Statement from DFER-DC on Mayor's Announcement of Long-term Locations for DC Public Charter Schools
February 5, 2016
FOR IMMEDIATE RELEASE
Statement from DFER DC on Mayor’s Announcement of Long-term Locations for DC Public Charter Schools
Washington, DC – Today, Mayor Muriel Bowser announced she was making the Keane and PR Harris buildings, two former DC Public Schools, available to public charter schools for multi-year leases. She also announced that MC Terrell School would be awarded to the Charter School Incubator Initiative. Keane is currently occupied by DC Bilingual PCS, and PR Harris houses Ingenuity Prep PCS and National Collegiate Academy PCS.
“DFER is pleased that Ingenuity Prep, National Collegiate Prep, and DC Bilingual will have the opportunity to apply for multi-year leases of the PR Harris and Keane school buildings, and that the Charter School Incubator Initiative can now use the MC Terrell facility to cultivate new school options for families,” said Catharine Bellinger, Executive Director of DFER DC. “Mayor Bowser’s decision to move forward today resolves a lot of uncertainty for hundreds of families, and is a clear signal that she is thinking about the needs of the 44% of D.C. public school children who attend charter schools.”
Earlier this year Education Reform Now, a non-partisan partner of Democrats for Education Reform, surveyed 686 registered DC voters on a range of education issues including the use of surplus facilities by high-quality charter schools. The results were overwhelming: 3 in 4 voters, and 86% of parents, believe quality public charter schools should be part of the solution for vacant buildings.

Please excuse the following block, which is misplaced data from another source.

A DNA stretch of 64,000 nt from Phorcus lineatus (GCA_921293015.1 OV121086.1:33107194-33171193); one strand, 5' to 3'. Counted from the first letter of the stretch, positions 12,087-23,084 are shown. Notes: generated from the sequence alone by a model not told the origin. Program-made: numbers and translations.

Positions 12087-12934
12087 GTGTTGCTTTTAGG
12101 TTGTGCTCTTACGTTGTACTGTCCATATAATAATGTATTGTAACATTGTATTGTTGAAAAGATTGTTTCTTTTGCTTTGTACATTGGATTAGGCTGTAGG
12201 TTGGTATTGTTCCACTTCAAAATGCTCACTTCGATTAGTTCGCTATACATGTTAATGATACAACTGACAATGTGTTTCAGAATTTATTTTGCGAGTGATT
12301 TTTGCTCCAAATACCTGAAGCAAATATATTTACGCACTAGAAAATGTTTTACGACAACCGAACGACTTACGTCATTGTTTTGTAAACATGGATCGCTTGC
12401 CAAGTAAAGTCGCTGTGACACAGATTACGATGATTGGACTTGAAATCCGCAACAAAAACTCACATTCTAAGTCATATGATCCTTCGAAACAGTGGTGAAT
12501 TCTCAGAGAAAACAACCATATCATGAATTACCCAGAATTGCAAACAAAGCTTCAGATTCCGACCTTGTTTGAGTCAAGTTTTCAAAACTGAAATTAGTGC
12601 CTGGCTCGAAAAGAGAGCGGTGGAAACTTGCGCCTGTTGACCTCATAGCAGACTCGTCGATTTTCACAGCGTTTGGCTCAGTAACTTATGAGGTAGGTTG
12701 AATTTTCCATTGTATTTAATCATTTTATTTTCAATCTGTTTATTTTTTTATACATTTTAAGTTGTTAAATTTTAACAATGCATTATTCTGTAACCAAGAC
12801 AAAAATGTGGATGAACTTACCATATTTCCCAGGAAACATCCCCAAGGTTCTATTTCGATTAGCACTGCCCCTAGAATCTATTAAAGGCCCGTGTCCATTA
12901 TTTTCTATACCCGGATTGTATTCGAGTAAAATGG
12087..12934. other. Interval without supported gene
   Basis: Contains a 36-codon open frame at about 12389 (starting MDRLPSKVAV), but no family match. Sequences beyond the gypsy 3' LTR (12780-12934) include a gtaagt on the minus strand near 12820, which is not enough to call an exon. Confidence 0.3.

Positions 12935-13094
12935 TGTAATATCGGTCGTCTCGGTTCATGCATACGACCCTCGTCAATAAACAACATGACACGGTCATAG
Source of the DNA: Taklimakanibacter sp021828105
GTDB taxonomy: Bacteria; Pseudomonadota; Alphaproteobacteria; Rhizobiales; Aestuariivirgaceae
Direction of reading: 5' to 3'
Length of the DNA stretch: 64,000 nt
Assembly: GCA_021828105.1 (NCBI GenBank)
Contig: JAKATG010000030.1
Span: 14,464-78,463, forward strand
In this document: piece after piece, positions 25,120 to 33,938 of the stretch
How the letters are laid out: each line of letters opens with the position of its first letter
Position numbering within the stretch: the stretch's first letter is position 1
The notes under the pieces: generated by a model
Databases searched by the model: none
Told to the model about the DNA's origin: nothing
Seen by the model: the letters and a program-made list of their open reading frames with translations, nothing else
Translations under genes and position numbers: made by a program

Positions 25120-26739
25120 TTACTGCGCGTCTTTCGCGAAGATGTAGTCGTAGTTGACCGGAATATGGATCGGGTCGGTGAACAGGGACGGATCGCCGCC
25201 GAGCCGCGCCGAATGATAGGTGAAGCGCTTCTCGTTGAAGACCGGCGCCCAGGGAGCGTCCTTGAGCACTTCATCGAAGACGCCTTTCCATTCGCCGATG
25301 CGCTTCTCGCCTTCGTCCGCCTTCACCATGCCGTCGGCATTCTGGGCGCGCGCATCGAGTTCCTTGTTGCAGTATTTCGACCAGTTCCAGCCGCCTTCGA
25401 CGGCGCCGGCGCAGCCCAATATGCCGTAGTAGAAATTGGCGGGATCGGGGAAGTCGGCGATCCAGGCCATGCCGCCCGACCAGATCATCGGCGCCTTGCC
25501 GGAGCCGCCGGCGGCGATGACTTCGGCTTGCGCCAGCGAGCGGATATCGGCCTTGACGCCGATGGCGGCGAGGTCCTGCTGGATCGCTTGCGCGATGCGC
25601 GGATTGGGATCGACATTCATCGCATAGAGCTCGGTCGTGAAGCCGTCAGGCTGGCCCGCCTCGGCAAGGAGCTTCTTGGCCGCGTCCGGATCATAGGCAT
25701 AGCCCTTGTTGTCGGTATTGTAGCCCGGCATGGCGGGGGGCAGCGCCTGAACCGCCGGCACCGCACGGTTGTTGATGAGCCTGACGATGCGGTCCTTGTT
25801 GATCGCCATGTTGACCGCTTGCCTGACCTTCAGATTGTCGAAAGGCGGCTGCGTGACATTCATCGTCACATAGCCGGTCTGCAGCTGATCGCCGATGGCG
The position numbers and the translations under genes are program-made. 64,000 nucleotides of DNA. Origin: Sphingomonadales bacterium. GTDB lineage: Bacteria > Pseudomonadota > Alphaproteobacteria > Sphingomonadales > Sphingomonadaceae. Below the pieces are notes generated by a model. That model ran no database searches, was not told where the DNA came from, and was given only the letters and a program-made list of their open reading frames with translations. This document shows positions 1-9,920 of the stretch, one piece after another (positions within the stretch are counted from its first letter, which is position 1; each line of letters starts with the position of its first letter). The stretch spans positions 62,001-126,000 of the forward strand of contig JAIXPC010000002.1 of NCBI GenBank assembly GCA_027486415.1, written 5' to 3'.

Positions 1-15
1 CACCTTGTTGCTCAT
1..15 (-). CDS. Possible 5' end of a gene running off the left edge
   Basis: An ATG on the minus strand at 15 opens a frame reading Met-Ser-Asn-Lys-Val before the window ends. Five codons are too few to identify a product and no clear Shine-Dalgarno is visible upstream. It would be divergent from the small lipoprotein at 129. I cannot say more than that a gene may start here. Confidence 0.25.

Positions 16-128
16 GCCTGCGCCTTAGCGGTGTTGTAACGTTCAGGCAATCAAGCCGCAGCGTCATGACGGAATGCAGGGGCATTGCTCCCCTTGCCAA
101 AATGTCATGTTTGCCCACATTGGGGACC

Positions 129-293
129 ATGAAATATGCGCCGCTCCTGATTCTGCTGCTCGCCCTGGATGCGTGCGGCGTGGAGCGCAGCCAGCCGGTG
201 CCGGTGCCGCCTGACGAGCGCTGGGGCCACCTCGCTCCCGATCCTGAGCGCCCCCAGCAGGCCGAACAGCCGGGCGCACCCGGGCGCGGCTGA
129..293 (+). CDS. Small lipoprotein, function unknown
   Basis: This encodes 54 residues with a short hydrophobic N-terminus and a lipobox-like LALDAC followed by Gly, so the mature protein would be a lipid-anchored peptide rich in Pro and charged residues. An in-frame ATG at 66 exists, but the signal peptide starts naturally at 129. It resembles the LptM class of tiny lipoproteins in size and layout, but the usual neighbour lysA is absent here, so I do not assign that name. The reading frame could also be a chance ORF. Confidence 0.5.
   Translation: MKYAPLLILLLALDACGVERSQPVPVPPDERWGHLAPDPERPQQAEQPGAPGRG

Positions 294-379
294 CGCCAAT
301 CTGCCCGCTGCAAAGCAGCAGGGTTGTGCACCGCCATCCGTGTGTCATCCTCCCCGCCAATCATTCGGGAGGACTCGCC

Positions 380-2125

Joy Arnold Russell, a charter parent and DFER DC Board Member, added, “As a parent, I want my child, and every child, to have access to a safe and adequate school facility. The Mayor took an important first step today by allowing these three charter schools the opportunity to stay in their facilities. This will mean peace of mind for parents and consistency for students.
“Three years ago, my son’s public charter school was without a permanent home. My son is happy and successful in that school, but, at the time, we were very concerned about the school’s future. After a long search, we found permanent space in a formerly vacant DCPS building. Although that facility required millions of dollars of repairs, we are working to create a stable learning environment that allows our children to think, play, create, and grow.”
Access to suitable facilities continues to be one of the biggest challenges high quality charter schools face as they seek to serve more students. After, the Mayor’s announcement, there will be 11 empty school buildings in Washington, DC. Charter operators and the Public Charter School Board will continue to work with the Mayor and Deputy Mayor for Education to identify other opportunities to work together to put these buildings to good use making more great schools available to DC students.
Catharine Bellinger, DFER-DC
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